Now you are ready to issue the alt_disk_copy. Simply supply hdisk1 as a parameter to the command. The basic format is:

alt_disk_copy -d <hdisk to clone rootvg>

To use an exclude list, the basic format is:

alt_disk_copy -e /etc/exclude.rootvg -d <hdisk to clone rootvg>

The following output from the alt_disk_copy command has been truncated:

# alt_disk_copy -d hdisk1
Calling mkszfile to create new /image.data file.
Checking disk sizes.
Creating cloned rootvg volume group and associated logical volumes.
Creating logical volume alt_hd5
Creating logical volume alt_hd6
Creating logical volume alt_hd8
Creating logical volume alt_hd4
Creating logical volume alt_hd2
Creating logical volume alt_hd9var
Creating logical volume alt_hd3
Creating logical volume alt_hd1
Creating logical volume alt_hd10opt
Creating /alt_inst/ file system.
Creating /alt_inst/home file system.
Creating /alt_inst/opt file system.
Creating /alt_inst/tmp file system.
…......
…......
for backup and restore into the alternate file system...
Backing-up the rootvg files and restoring them to the
alternate file system...
Modifying ODM on cloned disk.
Building boot image on cloned disk.
forced unmount of /alt_inst/var
forced unmount of /alt_inst/usr
forced unmount of /alt_inst/tmp
forced unmount of /alt_inst/opt
forced unmount of /alt_inst/home
…..
…..
Changing logical volume names in volume group descriptor area.
Fixing LV control blocks...
Fixing file system superblocks...
Bootlist is set to the boot disk: hdisk1

At this stage, you now have a cloned rootvg called altinst_rootvg. Notice in the previous output alt_disk_copy has changed the bootlist to boot off the cloned rootvg, which is now hdisk1.

# lspv
hdisk0          0041a97b0622ef7f                    rootvg          active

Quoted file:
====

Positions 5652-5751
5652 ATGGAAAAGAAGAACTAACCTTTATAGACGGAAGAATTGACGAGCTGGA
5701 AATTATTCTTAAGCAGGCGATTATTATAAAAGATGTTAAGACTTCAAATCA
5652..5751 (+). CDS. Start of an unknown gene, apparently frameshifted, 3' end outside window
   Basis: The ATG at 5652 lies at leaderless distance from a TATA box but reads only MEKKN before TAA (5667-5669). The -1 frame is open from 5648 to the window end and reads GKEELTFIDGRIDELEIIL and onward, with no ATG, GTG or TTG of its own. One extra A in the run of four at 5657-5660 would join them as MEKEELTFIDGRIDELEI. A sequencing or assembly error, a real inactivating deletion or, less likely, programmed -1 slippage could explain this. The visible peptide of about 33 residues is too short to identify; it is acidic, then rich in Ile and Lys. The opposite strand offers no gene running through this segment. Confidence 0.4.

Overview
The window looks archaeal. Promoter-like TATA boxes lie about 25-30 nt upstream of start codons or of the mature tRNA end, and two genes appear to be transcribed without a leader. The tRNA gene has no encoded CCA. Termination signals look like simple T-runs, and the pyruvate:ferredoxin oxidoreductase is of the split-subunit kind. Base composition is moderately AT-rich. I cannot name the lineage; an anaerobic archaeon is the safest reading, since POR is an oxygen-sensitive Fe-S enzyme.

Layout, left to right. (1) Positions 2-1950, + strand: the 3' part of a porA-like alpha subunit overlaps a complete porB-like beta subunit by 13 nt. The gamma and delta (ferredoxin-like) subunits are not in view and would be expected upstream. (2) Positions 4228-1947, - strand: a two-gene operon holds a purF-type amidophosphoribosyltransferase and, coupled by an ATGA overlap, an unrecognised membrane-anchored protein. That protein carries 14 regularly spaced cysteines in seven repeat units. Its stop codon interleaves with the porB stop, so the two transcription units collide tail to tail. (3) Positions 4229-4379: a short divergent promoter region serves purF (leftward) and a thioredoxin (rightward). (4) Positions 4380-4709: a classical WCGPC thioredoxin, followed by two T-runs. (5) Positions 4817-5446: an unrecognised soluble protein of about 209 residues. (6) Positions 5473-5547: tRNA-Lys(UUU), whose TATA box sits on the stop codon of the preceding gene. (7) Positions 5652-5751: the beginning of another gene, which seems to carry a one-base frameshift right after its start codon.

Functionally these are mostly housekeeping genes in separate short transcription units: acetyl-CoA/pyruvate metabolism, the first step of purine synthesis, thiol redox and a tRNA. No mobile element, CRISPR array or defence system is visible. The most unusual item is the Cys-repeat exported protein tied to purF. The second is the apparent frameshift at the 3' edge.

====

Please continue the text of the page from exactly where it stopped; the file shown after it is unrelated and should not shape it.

hdisk1          00452f0b2b1ec84c                    altinst_rootvg

This can be confirmed by issuing the bootlist command:

# bootlist -m normal -o
hdisk1 blv=hd5

At this point the ML upgrade can now be installed. After an ML upgrade you will need to reboot the system. For this demonstration, the ML upgrade will be installed on the real rootvg (that is hdisk0), so you need to change the bootlist now, because you want the system to come up with the new upgrade running.

# bootlist -m normal hdisk0

Confirm the change of the bootlist:

# bootlist -m normal -o
hdisk0 blv=hd5

Next, install the ML upgrade, then reboot. After rebooting, the system presents the following rootvg and cloned rootvg. As can be seen, no root volume group has been renamed, because we booted off the real rootvg (hdisk0):

# lspv
hdisk0          0041a97b0622ef7f                    rootvg          active
hdisk1          00452f0b2b1ec84c                    altinst_rootvg

Next let's assume everything has gone OK on the upgrade and support users and the systems administrator has signed it off with no issues found. The alt_disk_copy can now be destroyed, and the disk brought back into rootvg for mirroring. Use the alt_rootvg_op command with the X parameter to destroy the cloned rootvg. The basic format is:

alt_rootvg_op -X < cloned rootvg to destroy>

# alt_rootvg_op -X altinst_rootvg
Bootlist is set to the boot disk: hdisk0

Next, extend rootvg to bring hdisk1, and then mirror up the disk:

# extendvg -f rootvg hdisk1
# mirrorvg rootvg hdisk1
0516-1804 chvg: The quorum change takes effect immediately.
0516-1126 mirrorvg: rootvg successfully mirrored, user should perform
        bosboot of system to initialize boot records.  Then, user must modify
        bootlist to include:  hdisk0 hdisk1.

Change the bootlist to include both disks and run bosboot:

# bootlist -m normal -o hdisk0 hdisk1
hdisk0 blv=hd5
hdisk1
# bosboot -a
bosboot: Boot image is 35803 512 byte blocks.
# bootlist -m normal -o
hdisk0 blv=hd5
hdisk1 blv=hd5

For this demonstration, that's it: mission accomplished. The pgrade is installed with no issues. The system is operational. That's pretty much how alt_disk_copy works if all goes OK. But what if the upgrade fails? What options do you have? Let's look at that next.


Recovery positions, please